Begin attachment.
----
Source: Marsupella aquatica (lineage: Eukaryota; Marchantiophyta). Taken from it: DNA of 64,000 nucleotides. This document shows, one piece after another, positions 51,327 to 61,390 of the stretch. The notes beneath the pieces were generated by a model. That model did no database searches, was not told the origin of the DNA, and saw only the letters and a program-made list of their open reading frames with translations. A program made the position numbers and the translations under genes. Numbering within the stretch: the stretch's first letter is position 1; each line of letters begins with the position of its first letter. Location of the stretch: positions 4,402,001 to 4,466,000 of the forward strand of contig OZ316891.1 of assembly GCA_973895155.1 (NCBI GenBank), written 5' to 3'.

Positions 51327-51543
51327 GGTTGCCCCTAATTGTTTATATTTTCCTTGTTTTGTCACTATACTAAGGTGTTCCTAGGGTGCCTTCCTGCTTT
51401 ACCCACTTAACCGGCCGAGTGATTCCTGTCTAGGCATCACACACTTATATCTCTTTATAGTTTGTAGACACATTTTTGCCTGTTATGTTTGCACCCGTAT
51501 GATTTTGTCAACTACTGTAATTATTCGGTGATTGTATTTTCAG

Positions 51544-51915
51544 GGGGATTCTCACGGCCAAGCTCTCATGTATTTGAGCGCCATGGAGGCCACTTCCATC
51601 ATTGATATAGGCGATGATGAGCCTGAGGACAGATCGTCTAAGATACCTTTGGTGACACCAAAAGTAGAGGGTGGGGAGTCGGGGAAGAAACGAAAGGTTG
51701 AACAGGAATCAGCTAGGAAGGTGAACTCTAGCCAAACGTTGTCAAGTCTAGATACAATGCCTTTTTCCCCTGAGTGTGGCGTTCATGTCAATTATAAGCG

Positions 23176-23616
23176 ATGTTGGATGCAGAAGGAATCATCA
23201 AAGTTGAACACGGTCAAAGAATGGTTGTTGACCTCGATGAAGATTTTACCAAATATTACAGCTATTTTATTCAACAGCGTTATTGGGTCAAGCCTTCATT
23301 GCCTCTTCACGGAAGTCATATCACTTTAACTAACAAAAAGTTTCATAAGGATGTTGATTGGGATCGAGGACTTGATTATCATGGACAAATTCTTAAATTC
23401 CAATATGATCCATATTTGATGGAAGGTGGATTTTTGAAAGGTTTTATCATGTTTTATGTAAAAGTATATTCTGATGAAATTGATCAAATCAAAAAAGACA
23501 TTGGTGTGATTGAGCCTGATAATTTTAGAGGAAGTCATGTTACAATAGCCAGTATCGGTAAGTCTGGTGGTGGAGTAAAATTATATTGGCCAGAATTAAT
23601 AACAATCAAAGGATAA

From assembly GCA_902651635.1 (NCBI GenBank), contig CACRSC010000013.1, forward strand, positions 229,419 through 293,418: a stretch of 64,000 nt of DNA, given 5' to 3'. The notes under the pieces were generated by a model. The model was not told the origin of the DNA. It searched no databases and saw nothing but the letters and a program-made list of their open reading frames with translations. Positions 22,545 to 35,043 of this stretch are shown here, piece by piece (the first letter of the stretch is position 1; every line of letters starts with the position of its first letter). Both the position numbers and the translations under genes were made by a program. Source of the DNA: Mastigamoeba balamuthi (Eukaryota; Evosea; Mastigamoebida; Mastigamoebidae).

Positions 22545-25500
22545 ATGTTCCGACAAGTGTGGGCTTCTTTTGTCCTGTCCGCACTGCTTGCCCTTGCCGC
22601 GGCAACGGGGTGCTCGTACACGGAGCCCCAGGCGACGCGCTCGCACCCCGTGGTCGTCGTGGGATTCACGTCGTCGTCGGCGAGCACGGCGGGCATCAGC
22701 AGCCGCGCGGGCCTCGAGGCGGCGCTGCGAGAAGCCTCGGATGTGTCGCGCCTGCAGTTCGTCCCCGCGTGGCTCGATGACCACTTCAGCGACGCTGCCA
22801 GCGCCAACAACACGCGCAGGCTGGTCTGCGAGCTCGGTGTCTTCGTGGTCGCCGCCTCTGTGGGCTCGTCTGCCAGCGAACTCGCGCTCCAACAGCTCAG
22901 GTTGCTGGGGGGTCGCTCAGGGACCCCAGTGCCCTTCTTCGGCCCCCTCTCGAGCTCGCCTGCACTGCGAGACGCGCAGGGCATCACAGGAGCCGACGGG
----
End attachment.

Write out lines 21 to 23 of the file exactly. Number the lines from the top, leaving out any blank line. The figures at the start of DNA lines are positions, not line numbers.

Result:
22701 AGCCGCGCGGGCCTCGAGGCGGCGCTGCGAGAAGCCTCGGATGTGTCGCGCCTGCAGTTCGTCCCCGCGTGGCTCGATGACCACTTCAGCGACGCTGCCA
22801 GCGCCAACAACACGCGCAGGCTGGTCTGCGAGCTCGGTGTCTTCGTGGTCGCCGCCTCTGTGGGCTCGTCTGCCAGCGAACTCGCGCTCCAACAGCTCAG
22901 GTTGCTGGGGGGTCGCTCAGGGACCCCAGTGCCCTTCTTCGGCCCCCTCTCGAGCTCGCCTGCACTGCGAGACGCGCAGGGCATCACAGGAGCCGACGGG